• Ongoing concerns related to restarting of cruising internationally
  • Need for additional time to assess industry measures to control potential SARS-CoV-2 transmission on board cruise ships with passengers without burdening public health

New protocols

While cruise lines like Royal Caribbean and Norwegian are working on crafting stringent new health protocols, it seems the CDC is unimpressed with any new health protocols added by other cruise lines.

In a press release announcing the No Sail Order extension, the CDC characterized extensive health and safety protocols as a burden on public health officials.

"When health and safety protocols were apparently observed, resuming passenger operations significantly burdened public health authorities by creating the need for additional SARS-CoV-2 testing, isolation of infected travelers, contact tracing, and quarantine of exposed people."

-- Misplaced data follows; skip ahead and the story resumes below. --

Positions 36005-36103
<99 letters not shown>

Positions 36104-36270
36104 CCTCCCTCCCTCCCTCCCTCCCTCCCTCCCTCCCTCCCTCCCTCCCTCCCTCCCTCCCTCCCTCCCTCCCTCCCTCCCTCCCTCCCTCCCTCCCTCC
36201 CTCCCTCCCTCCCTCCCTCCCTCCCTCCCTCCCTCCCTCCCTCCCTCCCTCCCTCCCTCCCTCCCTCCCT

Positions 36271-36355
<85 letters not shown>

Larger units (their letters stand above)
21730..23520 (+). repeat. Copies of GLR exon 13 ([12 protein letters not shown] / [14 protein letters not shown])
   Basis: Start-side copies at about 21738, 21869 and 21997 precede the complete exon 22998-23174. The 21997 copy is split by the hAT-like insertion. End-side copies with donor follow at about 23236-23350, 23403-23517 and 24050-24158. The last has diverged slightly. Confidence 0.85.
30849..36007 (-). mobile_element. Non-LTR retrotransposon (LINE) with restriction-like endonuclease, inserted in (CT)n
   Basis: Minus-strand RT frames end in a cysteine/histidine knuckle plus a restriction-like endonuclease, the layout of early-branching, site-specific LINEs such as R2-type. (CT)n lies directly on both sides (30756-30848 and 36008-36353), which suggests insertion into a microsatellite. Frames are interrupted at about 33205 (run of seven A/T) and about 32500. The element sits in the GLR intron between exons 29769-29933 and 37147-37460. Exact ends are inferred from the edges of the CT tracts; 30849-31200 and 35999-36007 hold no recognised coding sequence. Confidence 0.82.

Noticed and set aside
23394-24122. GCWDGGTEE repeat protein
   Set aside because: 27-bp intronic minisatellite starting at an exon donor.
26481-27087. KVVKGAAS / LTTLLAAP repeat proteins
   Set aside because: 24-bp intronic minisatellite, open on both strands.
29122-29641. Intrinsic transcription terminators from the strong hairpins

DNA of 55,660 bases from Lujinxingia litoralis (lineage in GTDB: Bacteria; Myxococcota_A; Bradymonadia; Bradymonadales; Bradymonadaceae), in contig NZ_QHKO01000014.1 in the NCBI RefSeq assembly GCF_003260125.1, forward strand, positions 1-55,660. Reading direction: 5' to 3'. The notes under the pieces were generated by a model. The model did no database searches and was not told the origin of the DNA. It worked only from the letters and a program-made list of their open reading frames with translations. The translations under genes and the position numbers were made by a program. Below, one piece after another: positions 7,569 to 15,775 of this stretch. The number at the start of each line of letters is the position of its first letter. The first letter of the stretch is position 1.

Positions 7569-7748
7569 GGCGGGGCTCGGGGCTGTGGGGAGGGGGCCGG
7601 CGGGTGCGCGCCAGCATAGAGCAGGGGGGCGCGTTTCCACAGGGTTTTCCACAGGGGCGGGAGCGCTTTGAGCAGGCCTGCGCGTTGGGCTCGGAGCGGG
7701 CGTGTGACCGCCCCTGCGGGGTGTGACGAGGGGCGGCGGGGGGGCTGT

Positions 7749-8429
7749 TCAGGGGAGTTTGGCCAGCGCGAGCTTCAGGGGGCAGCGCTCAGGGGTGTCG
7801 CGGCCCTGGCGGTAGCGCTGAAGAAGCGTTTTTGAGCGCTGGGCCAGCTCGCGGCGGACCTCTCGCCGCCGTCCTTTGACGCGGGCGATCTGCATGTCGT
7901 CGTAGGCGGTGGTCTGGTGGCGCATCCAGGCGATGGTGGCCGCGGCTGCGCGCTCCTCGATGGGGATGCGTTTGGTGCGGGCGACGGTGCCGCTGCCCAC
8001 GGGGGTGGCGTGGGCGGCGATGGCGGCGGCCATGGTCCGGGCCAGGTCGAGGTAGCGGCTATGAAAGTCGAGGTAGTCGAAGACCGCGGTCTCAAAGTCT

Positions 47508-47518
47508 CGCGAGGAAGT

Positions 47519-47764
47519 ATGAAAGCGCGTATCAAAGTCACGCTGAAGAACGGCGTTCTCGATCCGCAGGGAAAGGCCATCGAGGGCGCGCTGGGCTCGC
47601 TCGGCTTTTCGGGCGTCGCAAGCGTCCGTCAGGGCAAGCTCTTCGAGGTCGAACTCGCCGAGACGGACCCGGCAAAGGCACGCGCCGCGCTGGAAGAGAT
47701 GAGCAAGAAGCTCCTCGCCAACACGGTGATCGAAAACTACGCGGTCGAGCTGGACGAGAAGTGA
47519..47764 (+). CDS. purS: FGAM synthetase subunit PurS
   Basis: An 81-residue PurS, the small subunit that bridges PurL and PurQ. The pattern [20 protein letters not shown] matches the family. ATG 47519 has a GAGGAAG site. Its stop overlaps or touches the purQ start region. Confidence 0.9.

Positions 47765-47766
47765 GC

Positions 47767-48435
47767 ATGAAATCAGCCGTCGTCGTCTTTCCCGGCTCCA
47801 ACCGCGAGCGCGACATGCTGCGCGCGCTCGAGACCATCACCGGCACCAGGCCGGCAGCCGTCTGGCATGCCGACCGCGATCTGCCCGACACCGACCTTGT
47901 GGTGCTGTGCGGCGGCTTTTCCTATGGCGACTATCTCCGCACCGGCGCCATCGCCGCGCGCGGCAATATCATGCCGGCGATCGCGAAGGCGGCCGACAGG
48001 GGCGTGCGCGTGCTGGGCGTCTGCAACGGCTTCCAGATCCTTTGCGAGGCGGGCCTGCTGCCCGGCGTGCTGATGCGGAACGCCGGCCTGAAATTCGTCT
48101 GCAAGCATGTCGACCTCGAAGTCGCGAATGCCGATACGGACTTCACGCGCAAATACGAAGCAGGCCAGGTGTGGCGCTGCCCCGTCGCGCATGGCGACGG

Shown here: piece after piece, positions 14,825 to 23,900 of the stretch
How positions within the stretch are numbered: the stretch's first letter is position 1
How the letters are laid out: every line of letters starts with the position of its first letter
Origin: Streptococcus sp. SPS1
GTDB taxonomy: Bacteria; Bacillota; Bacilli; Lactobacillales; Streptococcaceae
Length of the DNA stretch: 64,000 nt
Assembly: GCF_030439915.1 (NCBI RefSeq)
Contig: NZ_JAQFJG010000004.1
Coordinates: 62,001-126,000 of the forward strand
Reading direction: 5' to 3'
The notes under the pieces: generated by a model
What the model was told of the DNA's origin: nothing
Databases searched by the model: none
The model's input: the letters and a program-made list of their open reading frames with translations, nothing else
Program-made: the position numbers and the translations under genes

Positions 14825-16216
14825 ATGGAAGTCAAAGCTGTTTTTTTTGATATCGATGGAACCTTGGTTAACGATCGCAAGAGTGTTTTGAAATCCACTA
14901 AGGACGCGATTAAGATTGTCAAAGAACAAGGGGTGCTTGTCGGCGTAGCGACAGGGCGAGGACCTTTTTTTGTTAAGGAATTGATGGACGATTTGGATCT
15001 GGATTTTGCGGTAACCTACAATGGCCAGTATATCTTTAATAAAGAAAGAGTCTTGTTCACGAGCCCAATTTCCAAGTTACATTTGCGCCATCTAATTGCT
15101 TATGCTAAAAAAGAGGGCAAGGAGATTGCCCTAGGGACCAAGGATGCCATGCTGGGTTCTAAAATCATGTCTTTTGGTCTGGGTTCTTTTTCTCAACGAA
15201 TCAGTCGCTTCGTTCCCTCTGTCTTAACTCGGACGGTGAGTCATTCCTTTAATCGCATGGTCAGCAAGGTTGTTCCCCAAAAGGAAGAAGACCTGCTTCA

The Healthy Sail Panel has developed its own set of 74 detailed steps to safeguard the health of guests, crew and communities.

Recommendations include testing, the use of face coverings, and enhanced sanitation procedures on ships and in terminals. 

Healthy Panel co-chair Governor Mike Leavitt, former U.S. Secretary of Health and Human Services, specified exactly how in-depth their recommendations go.

"This Panel undertook an ambitious, cross-disciplinary, public health examination to develop standards and guidelines that create the highest level of safety in the complex environment of a cruise ship. We studied the industry’s experiences combating the pandemic – and we then incorporated the many lessons learned and advances made by medicine and science over the past six months. The Panel’s recommendations are grounded in the best scientific and medical information available and are intended to meaningfully mitigate public health risks to those who sail."

Double standard?

Reading through the rationale for the extension of the No Sail Order, it may sound a reasonable response until considering the reality of the rest of the travel sector, both in the United States and internationally.

While the CDC holds cruise ships to the standard of not potentially burdening healthcare workers, port personnel and federal partners, other aspects of travel have been able to operate while simultaneously doing the exact same thing.